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The trouble with Taste of Oakville (and other big tastings)


I went to Taste of Oakville a few days ago, the once-a-year big trade tasting where Everybody Who’s Anybody comes and schleps along their Cabernets for us to drink. And an issue has arisen that I want to discuss here.

I was one of the first ones in, and the line was long, but by the time I got to the Screaming Eagle table, there was no more wine left. It didn’t particularly bother me, because I’ve had Screaming Eagle before, and while it’s a good wine it’s not the best in Napa, not even close. Screaming Eagle is all about hype, and since I don’t particularly like hype, I don’t care if I taste it or not.

But that’s not the issue. The real issue arose from something I wrote on my Facebook page. I wrote: “Question: Why does Screaming Eagle even bother [to come], when they run out of wine in the first 30 mins? Memo to SE owner: Bring enough to serve everybody, or don’t come!”

Well, that was just me, ranting. But the followup comments were fascinating. One person wrote that SE running out of wine so fast “Creates a sense of rarity and exclusivity.” True, that. But then an interlocutor (I’ll call him “Ted”) rose up to defend SE. In his first comment, he wrote, “The Screaming Eagle non- issue has been debated before… What is the difference if you taste it or not? Others ran out too or didn’t show, where is the outrage?” I replied, “Outrage is maybe too strong a word. But if you’re going to present at a tasting that lasts from “x” to “y” hour, you should bring enough wine to last to the end.” To which he replied, “That just won’t work, Steve. If you have 400 people and they all want to taste the same wine you could bring 2 cases and it wouldn’t be enough. As a portion of their production they brought a lot more than Groth (for instance) On the other hand, I’m sure there were other tables that wished people had stopped by so they COULD pour what they had brought. There were several tables that got no attention (from me as well as others).”

And this is what I want to blog about today, the whole concept of these big tastings. First of all, I understand their necessity. The trade (restaurateurs, distributors, merchants, ink-stained wretches like me, corporate wine educators) wants to taste these rare and expensive wines. I don’t suppose that any of us are in a position to buy them, though (I’m certainly not). Do you think anybody is going to go to Taste of Oakville to making buying decisions? I don’t, at least not at the Screaming Eagle, Harlan, BOND level. I can’t imagine distributor “X” is going to taste Screaming Eagle and then decide, “Wow, that’s so good, I’ll buy 50 cases.” Doesn’t work that way.

Then why does the trade go to events like Taste of Oakville? These are not good venues to properly evaluate wine. As I’ve written before, none of these gigantic tastings are appropriate for that. They’re too crowded, too loud, too jostly. There’s no place to sit and concentrate, much less write. So I don’t think the trade goes to T.O.O. to evaluate wine at all.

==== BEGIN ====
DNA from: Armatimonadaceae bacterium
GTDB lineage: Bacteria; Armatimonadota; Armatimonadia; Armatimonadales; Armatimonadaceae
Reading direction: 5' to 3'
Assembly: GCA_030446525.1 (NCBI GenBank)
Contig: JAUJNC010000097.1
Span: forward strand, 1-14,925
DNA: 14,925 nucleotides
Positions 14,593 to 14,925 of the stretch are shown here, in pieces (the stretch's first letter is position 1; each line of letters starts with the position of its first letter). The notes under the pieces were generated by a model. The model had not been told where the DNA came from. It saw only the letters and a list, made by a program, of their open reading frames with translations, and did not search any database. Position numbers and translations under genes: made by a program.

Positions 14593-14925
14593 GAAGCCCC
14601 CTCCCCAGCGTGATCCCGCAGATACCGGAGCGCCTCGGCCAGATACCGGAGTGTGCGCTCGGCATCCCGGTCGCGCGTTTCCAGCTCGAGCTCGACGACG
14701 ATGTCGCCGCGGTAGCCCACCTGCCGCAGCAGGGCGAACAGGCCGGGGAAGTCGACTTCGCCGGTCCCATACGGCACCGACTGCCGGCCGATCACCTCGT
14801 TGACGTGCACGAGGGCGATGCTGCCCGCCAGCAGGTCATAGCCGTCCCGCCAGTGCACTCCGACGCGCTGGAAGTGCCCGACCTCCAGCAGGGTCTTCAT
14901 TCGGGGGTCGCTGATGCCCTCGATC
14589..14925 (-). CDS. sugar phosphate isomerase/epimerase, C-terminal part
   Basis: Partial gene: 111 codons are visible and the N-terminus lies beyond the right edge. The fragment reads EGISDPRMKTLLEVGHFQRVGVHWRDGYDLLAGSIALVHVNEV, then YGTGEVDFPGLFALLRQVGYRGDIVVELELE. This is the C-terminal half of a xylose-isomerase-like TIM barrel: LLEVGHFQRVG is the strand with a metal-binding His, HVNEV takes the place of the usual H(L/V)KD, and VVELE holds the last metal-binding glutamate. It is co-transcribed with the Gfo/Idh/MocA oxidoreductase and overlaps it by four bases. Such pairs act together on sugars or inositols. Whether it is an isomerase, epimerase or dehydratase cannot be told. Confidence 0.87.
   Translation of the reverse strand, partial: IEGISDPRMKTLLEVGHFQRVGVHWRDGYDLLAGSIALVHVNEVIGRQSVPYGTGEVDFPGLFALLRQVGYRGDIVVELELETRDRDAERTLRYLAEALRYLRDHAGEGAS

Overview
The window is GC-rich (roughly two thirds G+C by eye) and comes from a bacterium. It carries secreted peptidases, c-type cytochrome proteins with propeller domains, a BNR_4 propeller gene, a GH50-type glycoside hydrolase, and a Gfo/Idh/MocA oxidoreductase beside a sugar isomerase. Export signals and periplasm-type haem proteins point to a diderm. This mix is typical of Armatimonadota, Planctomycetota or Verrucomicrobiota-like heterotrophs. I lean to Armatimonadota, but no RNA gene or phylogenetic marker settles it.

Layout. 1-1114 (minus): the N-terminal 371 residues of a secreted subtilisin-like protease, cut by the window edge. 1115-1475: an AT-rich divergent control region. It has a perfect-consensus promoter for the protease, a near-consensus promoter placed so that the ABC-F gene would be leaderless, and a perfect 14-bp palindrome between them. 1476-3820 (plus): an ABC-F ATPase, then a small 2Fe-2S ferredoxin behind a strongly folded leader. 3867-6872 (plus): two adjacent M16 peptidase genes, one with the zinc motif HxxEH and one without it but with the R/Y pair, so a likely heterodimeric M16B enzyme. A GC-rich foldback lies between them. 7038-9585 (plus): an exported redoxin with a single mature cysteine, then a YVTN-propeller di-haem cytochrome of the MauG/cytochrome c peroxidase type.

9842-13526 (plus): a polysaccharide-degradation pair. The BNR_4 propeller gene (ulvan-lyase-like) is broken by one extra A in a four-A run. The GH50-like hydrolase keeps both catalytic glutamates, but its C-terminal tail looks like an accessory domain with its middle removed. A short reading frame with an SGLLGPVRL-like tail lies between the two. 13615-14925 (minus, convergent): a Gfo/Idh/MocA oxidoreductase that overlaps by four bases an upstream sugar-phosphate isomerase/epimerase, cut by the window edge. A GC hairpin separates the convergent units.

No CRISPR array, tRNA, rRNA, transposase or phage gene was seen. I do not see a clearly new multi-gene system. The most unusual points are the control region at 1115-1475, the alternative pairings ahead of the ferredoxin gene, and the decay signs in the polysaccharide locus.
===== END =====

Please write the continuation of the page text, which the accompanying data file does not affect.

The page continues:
The reason they go, I think (besides tasting the wines), is because there’s a sense of exclusivity being invited. The public can’t possibly go. You must be asked in, like the Bohemian Club or something like that. And there’s a certain satisfaction at being important enough to be invited. This is, I’m sure, well understood by the Oakville winegrowers, who cater to it, and who perhaps feel that, after all, it doesn’t hurt to be nice to the people who buy and sell their region’s wine.

On the other hand, it’s difficult for me to think that most of the people who pour find much pleasure in doing so. There they are, proud of their wines and all the hard work that went into making them, and here come the thirsty multitudes, chugging it down like they’re at a county fair beer stand, either not saying a word or else asking some question about toast levels. I saw winemakers pouring who looked totally bored, like they would much rather have been back at the winery than pouring. And I don’t blame them.

“Ted’s” point seems to be that lots of wineries bring only a little wine. They know they’re going to run out, and we — the attendees — just have to accept it. But that’s not fair to people who don’t show up in the first 30 minutes, and who want to taste as eagerly as do the early arrivers. Can’t the authorities who run these tastings tell wineries they have to be prepared to pour for (whatever the number of expected guests is), otherwise they needn’t bother coming? That way, the wineries can make up their own minds if it’s worth it to come, or not. Maybe each guest could get a ticket with the names of the wineries, and when they tasted a wine, the pourer would mark the ticket so they couldn’t come back again for a second or third taste.